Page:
The Spam Reduction tab lets you configure various ways VPOP3 can reduce spam and email address spoofing
“Domainkeys” is a way of signing a message to show that it comes from the person it claims to come from.
The system is too complex to go into here, but it essentially takes key parts of the message header, as well as the message body and creates a PKI digital signature on it, using a 'private key' on your system. The receiving end will find the same message header parts & body and verify the digital signature using a 'public key' which is distributed using the DNS system.
If you have VPOP3 signing outgoing mail using Domainkeys, you should store the private keys in PEM format in a file called domainkey_<domain name>_<selector>.key in the VPOP3 directory. For instance domainkey_pscs.co.uk_1.key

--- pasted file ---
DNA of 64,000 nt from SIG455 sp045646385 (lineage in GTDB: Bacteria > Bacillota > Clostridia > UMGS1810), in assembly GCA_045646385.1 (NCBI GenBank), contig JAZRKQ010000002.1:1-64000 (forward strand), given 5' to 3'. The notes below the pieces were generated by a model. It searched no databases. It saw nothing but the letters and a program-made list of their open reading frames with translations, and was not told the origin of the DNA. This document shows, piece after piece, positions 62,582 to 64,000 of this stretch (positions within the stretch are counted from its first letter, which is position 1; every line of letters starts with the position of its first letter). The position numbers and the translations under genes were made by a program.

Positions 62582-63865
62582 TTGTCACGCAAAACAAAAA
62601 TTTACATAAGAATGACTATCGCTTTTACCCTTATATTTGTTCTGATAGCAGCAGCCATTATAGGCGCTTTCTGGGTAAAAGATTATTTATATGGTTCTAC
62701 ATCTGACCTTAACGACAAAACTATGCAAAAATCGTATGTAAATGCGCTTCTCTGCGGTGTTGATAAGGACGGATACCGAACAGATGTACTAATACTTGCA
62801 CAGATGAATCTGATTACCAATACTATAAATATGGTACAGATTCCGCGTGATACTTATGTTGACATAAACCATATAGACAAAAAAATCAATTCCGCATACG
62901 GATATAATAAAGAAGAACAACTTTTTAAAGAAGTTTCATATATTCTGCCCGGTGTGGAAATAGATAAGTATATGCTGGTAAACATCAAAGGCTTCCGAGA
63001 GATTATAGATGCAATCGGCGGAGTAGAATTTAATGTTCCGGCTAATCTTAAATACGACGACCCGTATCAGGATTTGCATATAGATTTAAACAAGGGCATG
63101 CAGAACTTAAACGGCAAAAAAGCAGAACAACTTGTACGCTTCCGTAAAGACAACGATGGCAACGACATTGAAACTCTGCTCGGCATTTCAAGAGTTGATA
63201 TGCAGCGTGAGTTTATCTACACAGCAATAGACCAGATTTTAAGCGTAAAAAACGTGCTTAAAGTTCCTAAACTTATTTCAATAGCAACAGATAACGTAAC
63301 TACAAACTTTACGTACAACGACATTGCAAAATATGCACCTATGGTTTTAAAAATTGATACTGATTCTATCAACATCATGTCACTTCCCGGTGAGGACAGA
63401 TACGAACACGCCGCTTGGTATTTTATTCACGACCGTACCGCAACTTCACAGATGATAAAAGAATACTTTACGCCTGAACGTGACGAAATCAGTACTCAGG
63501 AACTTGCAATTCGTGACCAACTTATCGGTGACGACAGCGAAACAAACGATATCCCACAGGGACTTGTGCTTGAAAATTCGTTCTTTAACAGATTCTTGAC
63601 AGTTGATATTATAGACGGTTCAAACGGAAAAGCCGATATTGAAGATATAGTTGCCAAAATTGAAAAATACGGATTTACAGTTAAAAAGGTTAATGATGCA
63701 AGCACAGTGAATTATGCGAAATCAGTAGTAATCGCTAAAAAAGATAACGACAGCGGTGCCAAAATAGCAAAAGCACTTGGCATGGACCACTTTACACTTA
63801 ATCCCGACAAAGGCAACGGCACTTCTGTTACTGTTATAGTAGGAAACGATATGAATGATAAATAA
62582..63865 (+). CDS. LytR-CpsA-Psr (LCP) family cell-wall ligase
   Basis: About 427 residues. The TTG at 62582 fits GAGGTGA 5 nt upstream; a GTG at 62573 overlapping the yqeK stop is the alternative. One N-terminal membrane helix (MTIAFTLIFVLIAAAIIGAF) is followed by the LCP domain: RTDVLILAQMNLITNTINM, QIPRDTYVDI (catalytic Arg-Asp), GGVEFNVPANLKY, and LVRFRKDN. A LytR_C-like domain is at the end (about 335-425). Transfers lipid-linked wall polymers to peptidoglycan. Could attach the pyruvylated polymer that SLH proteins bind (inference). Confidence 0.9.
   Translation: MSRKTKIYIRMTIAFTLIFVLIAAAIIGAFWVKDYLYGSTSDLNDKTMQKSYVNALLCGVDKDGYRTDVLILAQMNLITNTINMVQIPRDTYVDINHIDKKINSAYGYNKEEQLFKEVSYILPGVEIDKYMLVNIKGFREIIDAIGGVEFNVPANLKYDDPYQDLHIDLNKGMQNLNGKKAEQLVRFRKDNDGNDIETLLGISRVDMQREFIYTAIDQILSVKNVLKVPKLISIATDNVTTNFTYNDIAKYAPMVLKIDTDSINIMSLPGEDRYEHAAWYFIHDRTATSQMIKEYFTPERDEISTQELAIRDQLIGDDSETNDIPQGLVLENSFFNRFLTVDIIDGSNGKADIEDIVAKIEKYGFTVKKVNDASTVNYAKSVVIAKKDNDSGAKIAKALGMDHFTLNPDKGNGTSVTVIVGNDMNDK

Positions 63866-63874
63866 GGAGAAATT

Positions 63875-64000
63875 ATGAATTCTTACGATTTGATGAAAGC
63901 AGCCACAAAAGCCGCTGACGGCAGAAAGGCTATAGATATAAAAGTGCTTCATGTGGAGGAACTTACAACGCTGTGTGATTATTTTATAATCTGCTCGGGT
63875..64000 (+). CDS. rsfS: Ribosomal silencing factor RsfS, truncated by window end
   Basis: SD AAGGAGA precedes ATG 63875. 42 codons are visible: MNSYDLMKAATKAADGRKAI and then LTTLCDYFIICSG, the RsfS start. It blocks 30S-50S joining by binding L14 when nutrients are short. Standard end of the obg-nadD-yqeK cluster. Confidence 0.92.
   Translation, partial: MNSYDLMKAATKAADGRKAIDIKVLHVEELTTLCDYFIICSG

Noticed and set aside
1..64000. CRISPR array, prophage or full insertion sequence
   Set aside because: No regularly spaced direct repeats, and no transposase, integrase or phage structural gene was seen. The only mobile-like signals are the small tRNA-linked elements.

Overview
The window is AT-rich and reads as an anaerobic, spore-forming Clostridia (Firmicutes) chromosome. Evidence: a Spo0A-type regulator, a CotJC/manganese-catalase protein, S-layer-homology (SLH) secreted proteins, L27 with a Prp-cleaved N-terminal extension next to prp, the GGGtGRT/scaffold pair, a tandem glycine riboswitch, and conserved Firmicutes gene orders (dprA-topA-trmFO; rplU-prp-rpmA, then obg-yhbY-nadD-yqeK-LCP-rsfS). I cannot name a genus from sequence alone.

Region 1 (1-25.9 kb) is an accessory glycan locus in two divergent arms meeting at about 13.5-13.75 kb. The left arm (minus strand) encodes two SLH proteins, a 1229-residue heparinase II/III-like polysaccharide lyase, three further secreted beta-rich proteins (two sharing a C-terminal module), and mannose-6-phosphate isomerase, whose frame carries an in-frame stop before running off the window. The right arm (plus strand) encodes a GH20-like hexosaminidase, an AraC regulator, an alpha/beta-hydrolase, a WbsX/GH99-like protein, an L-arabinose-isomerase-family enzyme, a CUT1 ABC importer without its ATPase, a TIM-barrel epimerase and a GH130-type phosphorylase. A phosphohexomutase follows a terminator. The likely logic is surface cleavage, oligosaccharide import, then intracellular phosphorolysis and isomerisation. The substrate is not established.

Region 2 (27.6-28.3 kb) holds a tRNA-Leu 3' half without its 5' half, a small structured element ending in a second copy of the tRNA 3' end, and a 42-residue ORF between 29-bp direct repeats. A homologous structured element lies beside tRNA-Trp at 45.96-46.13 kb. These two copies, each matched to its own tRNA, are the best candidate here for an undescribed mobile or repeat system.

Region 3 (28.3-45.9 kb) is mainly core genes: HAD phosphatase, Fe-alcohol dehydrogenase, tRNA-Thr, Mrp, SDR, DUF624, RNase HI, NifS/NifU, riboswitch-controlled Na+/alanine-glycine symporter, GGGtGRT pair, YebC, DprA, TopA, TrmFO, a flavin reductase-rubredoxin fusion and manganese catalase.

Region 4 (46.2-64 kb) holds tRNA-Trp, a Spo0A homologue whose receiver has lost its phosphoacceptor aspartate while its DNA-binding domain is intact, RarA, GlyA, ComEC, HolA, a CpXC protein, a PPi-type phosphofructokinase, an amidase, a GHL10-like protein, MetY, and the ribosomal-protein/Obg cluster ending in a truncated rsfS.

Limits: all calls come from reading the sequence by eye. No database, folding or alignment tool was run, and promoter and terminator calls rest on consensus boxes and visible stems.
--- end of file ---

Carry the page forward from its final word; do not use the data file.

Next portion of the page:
VPOP3 will automatically choose the appropriate private key file depending on the sender's email domain.
One disadvantage of Domainkeys happens if some other software alters the message content. For instance, if something adds a 'this message has been checked for viruses', or a company signature, then that will alter the message content so that the domainkey signature will not be verified.
For more information on Domainkeys, you can see: http://www.unlocktheinbox.com/resources/domainkeys/